Journalists from the Arab world have, however, reported the news on these women very cautiously. In countries like Brunei and Saudi Arabia, news is monitored and they do not want to sound effusive. One journalist, who did not want to be identified, told Mail Today: “In Saudi Arabia, women do not have many rights. Participation in the Olympics is fine but when they go back, they face the same kind of restrictions. To imagine that one race or one judo bout is going to change their lives is laughable.”
“The Arab culture has now become a little open about women’s participation in sports. At least, that’s what is seen in Qatar. But while Qatar has been a little moderate, Saudi Arabia and Kuwait are a bit hesitant. There are many talented women sportspersons in the Gulf. Only a broader outlook by these nations will be a boost to women’s participation,” Aminul Islam, a Qatar based journalist, said.
Grave Medical Error: A 17-Year-Old Woman in Jeddah Loses Uterus
9 August 2012
The Health Affairs Department in Jeddah has imposed a travel ban on the medical team of a private hospital which has allegedly committed a grave medical error, which resulted in removing the uterus of a 17-year-old woman.
The health authorities have directed the hospital management not to allow the doctors to leave the Kingdom until completion of the ongoing investigation. The department has formed a medical panel to probe the incident, Al-Madinah newspaper reported.
In a complaint lodged with the department, Ahmad Al-Shalawi, husband of Nada, urged the authorities to take stringent punitive measures against those responsible for negligence. He said that the grave medical error on the part of the hospital staff had resulted in his wife Nada losing her uterus in addition to sustaining serious health complications, including cardiac and pulmonary disorders.
Al-Shalawi claimed that Nada was admitted to the hospital for a normal delivery. “Following delivery, she had profuse bleeding that continued for 24 hours. The consulting doctor was not attentive to her health condition, and that resulted in worsening her condition and eventually a hysterectomy was done,” he said.
Full report at:
Demand For Law To Raise Marriage Age For Girls To 18 In Pakistan
10 August 2012
KARACHI, Aug 9: “If a girl can move around a charpoy, she is old and strong enough for marriage” is an oft-heard sentence in the rural areas of Sindh, justifying early marriages, said a participant in a consultative meeting on early marriages organised by the Adolescent Girls Empowerment.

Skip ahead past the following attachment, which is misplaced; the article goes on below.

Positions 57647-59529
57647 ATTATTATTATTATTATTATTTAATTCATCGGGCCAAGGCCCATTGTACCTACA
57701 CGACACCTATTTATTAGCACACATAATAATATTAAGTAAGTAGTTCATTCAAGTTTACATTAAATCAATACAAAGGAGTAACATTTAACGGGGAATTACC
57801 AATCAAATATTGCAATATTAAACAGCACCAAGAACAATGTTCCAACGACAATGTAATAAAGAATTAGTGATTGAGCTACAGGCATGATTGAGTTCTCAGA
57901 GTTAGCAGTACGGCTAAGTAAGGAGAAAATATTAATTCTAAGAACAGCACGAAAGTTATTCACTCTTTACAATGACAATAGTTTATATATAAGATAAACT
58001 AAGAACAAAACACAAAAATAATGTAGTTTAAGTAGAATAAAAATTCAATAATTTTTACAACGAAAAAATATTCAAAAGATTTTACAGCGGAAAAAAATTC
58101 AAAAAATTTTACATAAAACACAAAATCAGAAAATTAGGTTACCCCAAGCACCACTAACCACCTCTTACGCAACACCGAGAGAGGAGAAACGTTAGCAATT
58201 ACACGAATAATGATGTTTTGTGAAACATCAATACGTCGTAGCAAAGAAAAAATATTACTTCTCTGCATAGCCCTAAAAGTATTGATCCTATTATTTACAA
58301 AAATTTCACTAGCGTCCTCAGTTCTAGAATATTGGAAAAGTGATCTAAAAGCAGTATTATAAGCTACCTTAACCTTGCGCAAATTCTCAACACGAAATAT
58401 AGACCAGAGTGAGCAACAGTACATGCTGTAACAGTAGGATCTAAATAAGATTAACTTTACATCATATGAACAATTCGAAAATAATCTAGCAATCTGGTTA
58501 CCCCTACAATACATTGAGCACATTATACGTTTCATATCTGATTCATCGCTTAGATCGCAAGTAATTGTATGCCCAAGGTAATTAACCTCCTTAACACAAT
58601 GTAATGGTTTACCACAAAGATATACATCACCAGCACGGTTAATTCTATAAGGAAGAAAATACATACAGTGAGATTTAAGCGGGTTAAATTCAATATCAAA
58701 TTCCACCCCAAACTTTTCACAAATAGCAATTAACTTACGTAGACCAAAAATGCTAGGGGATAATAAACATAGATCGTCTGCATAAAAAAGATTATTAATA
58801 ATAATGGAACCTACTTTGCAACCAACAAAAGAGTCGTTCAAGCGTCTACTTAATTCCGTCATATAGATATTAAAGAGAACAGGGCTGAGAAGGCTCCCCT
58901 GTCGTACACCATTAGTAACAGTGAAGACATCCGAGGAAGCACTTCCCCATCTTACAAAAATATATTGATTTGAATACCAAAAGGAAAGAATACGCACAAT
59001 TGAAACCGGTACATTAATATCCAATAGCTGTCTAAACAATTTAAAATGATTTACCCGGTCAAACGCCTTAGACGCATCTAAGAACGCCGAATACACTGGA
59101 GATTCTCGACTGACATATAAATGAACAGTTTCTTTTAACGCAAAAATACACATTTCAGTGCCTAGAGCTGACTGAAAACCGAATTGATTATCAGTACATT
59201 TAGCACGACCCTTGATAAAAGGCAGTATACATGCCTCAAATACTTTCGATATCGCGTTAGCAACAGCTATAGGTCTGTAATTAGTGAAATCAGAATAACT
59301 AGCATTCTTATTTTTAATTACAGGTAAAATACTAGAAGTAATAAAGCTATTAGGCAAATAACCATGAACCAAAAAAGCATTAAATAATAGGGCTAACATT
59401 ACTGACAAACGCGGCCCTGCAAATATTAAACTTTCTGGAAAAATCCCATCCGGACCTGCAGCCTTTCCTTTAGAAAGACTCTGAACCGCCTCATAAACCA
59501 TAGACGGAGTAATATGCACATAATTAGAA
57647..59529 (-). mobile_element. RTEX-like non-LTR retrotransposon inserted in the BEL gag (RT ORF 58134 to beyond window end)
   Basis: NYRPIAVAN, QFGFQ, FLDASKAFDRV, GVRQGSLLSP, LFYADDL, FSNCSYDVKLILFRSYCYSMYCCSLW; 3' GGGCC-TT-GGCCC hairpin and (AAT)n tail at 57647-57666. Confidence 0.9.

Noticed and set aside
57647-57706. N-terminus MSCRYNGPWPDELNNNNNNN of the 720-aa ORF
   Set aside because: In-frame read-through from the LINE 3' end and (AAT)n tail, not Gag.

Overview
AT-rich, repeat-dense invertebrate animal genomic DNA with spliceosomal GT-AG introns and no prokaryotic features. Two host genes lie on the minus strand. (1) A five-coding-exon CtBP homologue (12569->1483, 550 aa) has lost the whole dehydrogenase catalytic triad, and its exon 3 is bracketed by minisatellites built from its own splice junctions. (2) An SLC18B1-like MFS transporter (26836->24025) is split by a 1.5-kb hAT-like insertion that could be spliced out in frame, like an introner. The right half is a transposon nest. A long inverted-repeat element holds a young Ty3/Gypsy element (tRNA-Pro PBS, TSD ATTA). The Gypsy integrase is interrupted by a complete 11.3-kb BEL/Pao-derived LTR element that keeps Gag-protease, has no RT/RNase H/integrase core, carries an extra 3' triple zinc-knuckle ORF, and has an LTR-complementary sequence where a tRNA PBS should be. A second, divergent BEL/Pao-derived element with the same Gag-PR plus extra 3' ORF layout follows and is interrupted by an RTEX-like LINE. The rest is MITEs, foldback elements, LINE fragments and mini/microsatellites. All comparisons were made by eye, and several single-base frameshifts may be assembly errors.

Following the sessions with the social sector and religious scholars, the third meeting was held with media persons to carry forward the message of doing away with early marriages.
Speaking at the event, Sindh women development minister Tauqeer Fatima Bhutto said Pakistan was a conservative country, where women were often kept on the margins. Despite societal attitudes, there was a need to review the existing laws and create new ones to provide justice to women.
Given the sensitive nature of the issue, the minister cautioned the audience that her words must not be taken out of context.
“We all use religion for our personal gains. Whereas it is said that four marriages are allowed, men claim it to be their right, but they don’t heed the insistence on ‘equality’. The same is the case with marriage where ‘aaqil-o-baligh’ is a criterion for an individual to get married,” she said, adding that young girls were hardly in a position to make decisions when it came to a lifelong contract, Nikah.
Full report at:
Girls’ School Blown Up With Explosives In Mohmand
10 August 2012
KARACHI: A landmine explosion in district Safi of Mohmand Agency killed a Special Forces member on Thursday. Meanwhile, in another district of the agency, a girls’ school was blown up with explosives, bringing up the total number of schools blown up in Mohmand to 100.
Official sources told Dawn News that a Special Forces unit was attacked with a remote-controlled bomb while it was patrolling the Sandukhel area of Tehsil Safi. However, the security personnel remained unhurt.
A short while later, a member of the unit named Gul Amin hit a landmine, causing it to explode on impact. Amin died on the spot.
After the explosion, security forces cordoned off the area and started a search operation.
On the other hand, in Tehsil Yakaghund, a girls’ primary school was blown up with explosives. The incident brings the total number of schools blown up in Mohmand Agency to 100.
Goodwill ambassador: First to be vaccinated,vows to eradicate polio
By Sumera Khan
August 10, 2012
ISLAMABAD: She was the first child in Pakistan to be administered polio drops by her mother, and former premier, Benazir Bhutto. Today, at 18, she is Pakistan’s goodwill ambassador for polio eradication.
In an exclusive interview with The Express Tribune, the first detailed one to any media, a resolute Aseefa Bhutto-Zardari vowed to carry forward the mission, and stand up against forces that have politicised the anti-polio campaign.
Some Taliban factions recently imposed a ban on the immunisation programme in the tribal areas, linking its resumption to the halt in US drone strikes.
“We would not allow them to disrupt the anti-polio campaign,” Aseefa said. “By administering polio drops to her own children, my mother set a precedent for all parents in the country,” she added.
“My mother left a great vision … and I will give my best to carry her legacy to make Pakistan a polio-free country,” she added.
Full report at:
Saudi women empowerment: A failed project in the absence of strategy
10 August 2012
For those of us who write on a multitude of national issues, getting caught up in the negatives of a topic is a common and understandable practice. Dictated by the confines of a narrow column, we are constantly torn between the need to focus on a specific point, and the need to present additional angles that shed light on diverse perspectives. Unfortunately in the world of print media and limited word counts, we do not have the luxury or the freedom to do both simultaneously.